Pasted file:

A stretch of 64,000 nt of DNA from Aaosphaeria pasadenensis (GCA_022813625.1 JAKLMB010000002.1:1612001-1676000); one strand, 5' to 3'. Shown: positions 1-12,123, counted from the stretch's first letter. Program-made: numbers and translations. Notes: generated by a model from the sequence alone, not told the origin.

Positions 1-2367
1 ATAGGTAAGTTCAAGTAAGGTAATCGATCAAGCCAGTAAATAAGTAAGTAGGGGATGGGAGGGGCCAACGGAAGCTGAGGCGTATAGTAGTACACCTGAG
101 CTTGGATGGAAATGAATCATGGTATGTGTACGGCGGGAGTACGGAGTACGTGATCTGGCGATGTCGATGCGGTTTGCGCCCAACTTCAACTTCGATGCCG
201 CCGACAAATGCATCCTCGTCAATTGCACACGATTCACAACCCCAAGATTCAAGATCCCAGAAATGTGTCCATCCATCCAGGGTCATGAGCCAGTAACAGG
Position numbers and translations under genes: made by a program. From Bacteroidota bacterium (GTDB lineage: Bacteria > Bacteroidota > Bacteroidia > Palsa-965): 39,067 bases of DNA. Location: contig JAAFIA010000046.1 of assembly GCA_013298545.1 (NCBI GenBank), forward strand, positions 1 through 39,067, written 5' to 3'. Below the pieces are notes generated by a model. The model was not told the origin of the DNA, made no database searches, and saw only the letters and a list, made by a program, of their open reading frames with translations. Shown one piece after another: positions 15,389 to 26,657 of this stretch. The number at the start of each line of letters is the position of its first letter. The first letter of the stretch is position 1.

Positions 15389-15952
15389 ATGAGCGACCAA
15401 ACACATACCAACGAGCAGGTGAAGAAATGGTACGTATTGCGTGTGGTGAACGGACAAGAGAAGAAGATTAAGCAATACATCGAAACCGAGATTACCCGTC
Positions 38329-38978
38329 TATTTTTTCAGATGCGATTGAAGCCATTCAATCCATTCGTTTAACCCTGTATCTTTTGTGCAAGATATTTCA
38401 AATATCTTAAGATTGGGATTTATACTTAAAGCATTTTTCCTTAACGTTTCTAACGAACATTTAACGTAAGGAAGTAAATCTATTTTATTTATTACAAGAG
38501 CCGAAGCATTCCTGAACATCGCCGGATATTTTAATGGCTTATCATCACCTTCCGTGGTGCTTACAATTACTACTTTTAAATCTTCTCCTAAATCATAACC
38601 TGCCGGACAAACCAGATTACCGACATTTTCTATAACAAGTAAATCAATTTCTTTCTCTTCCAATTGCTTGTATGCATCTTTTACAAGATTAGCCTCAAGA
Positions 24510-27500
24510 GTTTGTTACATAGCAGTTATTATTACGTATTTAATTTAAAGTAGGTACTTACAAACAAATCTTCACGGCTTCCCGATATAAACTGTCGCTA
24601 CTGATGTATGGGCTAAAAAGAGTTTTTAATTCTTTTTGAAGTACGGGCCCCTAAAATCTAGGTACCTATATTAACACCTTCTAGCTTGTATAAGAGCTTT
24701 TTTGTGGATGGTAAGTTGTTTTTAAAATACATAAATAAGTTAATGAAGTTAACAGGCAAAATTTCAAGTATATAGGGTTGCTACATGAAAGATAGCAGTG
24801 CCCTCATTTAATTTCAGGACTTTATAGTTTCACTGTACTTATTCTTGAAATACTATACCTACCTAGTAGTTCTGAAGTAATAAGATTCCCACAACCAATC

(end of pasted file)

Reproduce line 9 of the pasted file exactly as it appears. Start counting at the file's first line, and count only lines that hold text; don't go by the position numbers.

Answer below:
15401 ACACATACCAACGAGCAGGTGAAGAAATGGTACGTATTGCGTGTGGTGAACGGACAAGAGAAGAAGATTAAGCAATACATCGAAACCGAGATTACCCGTC